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1915 Maxwell Instruction Manual

Discussion in 'Repairs, Maintenance, Help' started by Mr. Fusion, Dec 28, 2017.

  1. Mr. Fusion

    Level 2 Supporter

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    I just wanted to put it out there that I found a manual for the 1915 Maxwell, at the outstanding Old Car Brochures site. The manual can be found here.

    Here's a bit about the starting procedure:
    • Set the gear shift lever to Neutral
    • Set the spark lever (the shorter of two levers under the steering wheel) to top position
    • Set the throttle lever (longer lever) down about 3/4-inch on the quadrant
    • Place the starter plug in the switch on the heel board of the front seat
    • Pull the carburetor air control button part way out until the motor catches
    A 1915 car owner must know a bit about all of the systems that require maintenance. For example, there are about 30 points that require lubrication on a daily, weekly, or monthly basis. But battery maintenance is where you really get down to the nitty-gritty:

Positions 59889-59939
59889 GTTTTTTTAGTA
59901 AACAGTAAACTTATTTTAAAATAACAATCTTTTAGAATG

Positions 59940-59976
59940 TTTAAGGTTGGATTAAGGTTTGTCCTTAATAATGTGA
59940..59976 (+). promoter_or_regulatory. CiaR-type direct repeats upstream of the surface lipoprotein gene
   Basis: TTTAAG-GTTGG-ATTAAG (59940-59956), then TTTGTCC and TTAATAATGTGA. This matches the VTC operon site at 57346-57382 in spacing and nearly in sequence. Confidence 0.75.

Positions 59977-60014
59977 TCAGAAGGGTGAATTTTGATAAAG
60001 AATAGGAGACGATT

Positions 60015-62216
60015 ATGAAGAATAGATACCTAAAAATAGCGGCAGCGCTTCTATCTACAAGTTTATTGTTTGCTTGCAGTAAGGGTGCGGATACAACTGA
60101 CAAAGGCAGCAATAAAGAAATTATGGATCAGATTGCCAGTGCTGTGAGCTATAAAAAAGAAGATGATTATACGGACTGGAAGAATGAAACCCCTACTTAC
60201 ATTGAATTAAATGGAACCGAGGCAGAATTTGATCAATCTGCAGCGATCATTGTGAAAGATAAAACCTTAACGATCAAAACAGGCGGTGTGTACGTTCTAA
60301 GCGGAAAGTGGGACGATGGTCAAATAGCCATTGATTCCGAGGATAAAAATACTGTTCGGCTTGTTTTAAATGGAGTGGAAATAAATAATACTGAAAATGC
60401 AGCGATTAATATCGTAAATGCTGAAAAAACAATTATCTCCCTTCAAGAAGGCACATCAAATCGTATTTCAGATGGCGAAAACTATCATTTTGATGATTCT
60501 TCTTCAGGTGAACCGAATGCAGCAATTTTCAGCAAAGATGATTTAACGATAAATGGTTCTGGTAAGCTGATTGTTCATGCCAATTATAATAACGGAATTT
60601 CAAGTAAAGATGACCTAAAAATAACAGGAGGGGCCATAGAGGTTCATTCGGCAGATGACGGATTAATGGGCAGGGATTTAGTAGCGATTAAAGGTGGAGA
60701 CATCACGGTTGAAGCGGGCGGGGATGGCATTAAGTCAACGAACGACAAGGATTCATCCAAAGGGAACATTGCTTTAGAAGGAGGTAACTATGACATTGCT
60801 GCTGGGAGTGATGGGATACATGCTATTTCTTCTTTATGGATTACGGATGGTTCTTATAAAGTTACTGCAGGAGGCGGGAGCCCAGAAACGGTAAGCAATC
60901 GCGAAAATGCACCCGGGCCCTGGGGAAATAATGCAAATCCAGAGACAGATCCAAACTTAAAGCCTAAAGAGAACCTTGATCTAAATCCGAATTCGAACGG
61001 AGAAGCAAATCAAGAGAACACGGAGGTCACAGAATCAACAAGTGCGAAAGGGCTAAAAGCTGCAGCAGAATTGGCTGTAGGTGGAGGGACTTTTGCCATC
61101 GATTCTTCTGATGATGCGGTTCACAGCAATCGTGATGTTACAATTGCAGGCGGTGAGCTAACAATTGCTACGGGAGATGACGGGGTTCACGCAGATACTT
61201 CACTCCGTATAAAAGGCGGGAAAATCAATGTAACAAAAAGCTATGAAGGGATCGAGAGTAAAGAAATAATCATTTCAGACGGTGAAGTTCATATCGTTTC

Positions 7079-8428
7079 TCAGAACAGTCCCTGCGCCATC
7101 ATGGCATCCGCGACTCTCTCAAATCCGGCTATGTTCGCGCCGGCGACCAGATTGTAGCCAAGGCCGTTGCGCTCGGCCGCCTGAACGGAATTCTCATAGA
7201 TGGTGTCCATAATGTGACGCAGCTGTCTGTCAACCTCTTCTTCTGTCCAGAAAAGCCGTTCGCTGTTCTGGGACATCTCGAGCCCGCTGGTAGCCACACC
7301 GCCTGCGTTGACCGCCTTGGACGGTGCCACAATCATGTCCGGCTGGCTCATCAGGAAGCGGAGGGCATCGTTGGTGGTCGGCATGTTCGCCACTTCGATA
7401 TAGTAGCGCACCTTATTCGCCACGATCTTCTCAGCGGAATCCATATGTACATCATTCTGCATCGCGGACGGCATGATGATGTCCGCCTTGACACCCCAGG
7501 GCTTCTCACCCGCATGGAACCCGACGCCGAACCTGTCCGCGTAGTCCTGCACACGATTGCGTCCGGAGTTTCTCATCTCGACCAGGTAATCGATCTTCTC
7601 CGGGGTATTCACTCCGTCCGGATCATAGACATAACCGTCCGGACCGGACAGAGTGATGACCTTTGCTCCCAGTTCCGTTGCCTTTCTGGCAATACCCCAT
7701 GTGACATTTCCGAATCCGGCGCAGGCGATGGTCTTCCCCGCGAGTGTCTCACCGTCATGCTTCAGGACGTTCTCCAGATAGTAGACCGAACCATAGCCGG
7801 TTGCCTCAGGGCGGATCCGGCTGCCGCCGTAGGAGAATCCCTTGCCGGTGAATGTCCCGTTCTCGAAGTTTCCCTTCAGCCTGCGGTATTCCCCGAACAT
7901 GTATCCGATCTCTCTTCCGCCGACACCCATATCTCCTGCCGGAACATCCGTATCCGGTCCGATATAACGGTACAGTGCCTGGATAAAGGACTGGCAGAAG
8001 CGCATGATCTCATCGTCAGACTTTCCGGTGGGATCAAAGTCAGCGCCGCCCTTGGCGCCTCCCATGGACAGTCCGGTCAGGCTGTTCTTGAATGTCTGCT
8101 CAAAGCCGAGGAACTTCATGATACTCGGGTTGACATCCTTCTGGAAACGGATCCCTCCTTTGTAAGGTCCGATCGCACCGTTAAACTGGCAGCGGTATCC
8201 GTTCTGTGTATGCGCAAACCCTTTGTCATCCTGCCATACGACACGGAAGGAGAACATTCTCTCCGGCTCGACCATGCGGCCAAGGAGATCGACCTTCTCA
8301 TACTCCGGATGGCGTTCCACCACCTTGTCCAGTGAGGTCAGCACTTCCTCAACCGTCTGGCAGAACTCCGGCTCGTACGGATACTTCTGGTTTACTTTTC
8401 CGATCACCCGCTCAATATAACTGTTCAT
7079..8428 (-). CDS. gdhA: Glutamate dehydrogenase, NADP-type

• Take hydrometer readings just prior to adding water
    • A fully charged battery will indicate between 1.275 and 1.300 sp. gr. [specific gravity]
    • The battery should not be permitted to discharge lower than 1.150 sp. gr. as it causes the plates to sulphate
    • The specific gravity of each cell should be almost alike and not vary by more than 10 or 20 points
    So, check out the link above, and learn all you need to know about care of your (or any) Maxwell!

    (And, truth be told, I really just posted this here for @Dave Z , lol. Feel free to move this to a more appropriate forum...if one exists.)
     
    GLHS60, wolfsblood07 and Bob Lincoln like this.
  2. ImperialCrown

    Level III Supporter

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    I have to think that this was why Jack Benny needed Rochester as a chauffeur for his Good Maxwell Tourer:
    http://www.rodauthority.com/news/top-50-tv-cars-of-all-time-no-41-jack-bennys-1923-maxwell/
    The previous Bad Maxwell had a lemony rear axle. The Good Maxwell became the basis for the new Chrysler.
    FCA North America - Brand Heritage – 1920-1929 (at http://www.fcanorthamerica.com/company/Heritage/Pages/Brand-Heritage-1920.aspx )
    Comparatively, today's cars are virtually maintenance-free and pain-free.
     
    Mr. Fusion likes this.
  3. Dave Z

    Dave Z It's me, Dave
    Staff Member Supporter

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  4. Mr. Fusion

    Level 2 Supporter

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    Let's see if it works for me...
     

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